Here's another medieval folk metal album, which means that you're already fairly presuming that this band are from Germany. They're based in Munich and the four male musicians also play in the rock band Weto, with the keyboard player from Regicide. There are two female musicians too, who add notable textures, especially given that Birgit Muggenthaler-Schmack is responsible for all the shawms and bagpipes. They both have their own side projects too.
Between them, they cover a heck of a lot of musical ground on what is their eleventh album. I have no background in their work and failed to tackle Artus, their previous album in 2019. I'm absolutely sure that they've changed their sound over time because there's far too much on offer here to see anything else. Just check out the first four songs to see how they vary their formula massively.
Knüppel aus dem Sack is initially driven by metal riffs from Martin Duckstein and a solid beat from Stefan Brunner, but then Muggenthaler-Schmack sets the tone with bagpipes and Thomas Lindner spits bars in a raspy Teutonic voice. Köningsgarde gets majestic, as the title of King's Guard might suggest, but it bounces too with a bagpipe melody very reminiscent of ELP's Touch and Go and the anthemic chorus feels like Rammstein, as if we're somehow bringing prog rock and NDH together at a Renaissance Festival, especially once she shifts to shawm.
Das Gerücht is extra-playful, as if its depiction of The Court often focuses on a jester whom Lindner is more than happy to bring to life, down to fingersnaps and theatrical tease. We can just tell that there's a gleam in his eye when he's singing this one. When it's quiet, it plays with us entirely like Gogol Bordello do. When it ramps up, Saskia Forkert makes her violin prominent and it barrels on with folk energy. Der Pfeifer, or The Piper, continues in that vein but with a focus on melodies from a recorder alongside audience participation, whether hand clapping or dancing.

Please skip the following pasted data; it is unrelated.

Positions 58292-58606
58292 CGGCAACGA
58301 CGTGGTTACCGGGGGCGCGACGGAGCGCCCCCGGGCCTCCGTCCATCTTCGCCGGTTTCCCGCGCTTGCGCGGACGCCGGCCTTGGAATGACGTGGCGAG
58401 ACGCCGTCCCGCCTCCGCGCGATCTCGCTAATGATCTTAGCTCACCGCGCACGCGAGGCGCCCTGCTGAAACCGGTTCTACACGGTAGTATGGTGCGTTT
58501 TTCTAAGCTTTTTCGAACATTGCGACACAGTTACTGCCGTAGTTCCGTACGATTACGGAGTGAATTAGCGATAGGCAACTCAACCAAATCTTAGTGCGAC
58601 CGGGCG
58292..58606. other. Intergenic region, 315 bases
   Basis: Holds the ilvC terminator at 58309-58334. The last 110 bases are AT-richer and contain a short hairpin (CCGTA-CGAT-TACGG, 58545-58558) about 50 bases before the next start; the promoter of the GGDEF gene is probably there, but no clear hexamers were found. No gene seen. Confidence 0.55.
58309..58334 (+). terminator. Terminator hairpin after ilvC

The rest of the songs here tend to play in one of those approaches, most frequently folk metal that often drops into rock. As that might suggest, it's relatively light, always focused on melodies from Lindner's clean voice and Muggenthaler-Schmack's bagpipes without any intention of bringing in a harsh voice or a crunchy back end. The traditional instruments, not just the bagpipes, but also the accordion Lindner plays when not strumming an acoustic guitar and the violin and hurdy-gurdy of Forkert, aren't there to sneak in a spotlight moment but to shape the songs throughout.
That's clearest when they drop out of metal entirely, such as on Der Quacksalber, which is all lively drums, fingerpicked guitar as a backdrop and a tender fiddle as a solo instrument. It's easy to see Lindner sat on a tall stool in a pub singing this one while we all either twirl our partners about the room or stand there and tap our feet. The same goes for Luft und Liebe after it, which kicks off as a calliope song only to liven up and then quiet down with Matthias Richter's bass replacing those guitars and a flute replacing the violin. This one shifts back up into the folk metal approach when it wants though, because that's never far away.
It's hard not to like this immediately and emphatically. There's technical wizardry going on and all these musicians are very capable indeed, but at heart it's just music to dance to, as medieval music tended to be, and that's the only criterion it knows it wants to nail. That lighter mindset is where it may divide people, because most folk metal, as if I might dare to generalise that most versatile of genrese, has far more crunch than this. There's a personal nature to this sound, as if the studio is unnatural territory to them and they would much rather just play this music to half a dozen of us as we walk down a grassy road. And that's fine. I appreciate that mindset, but I still feel like I want a little more crunch.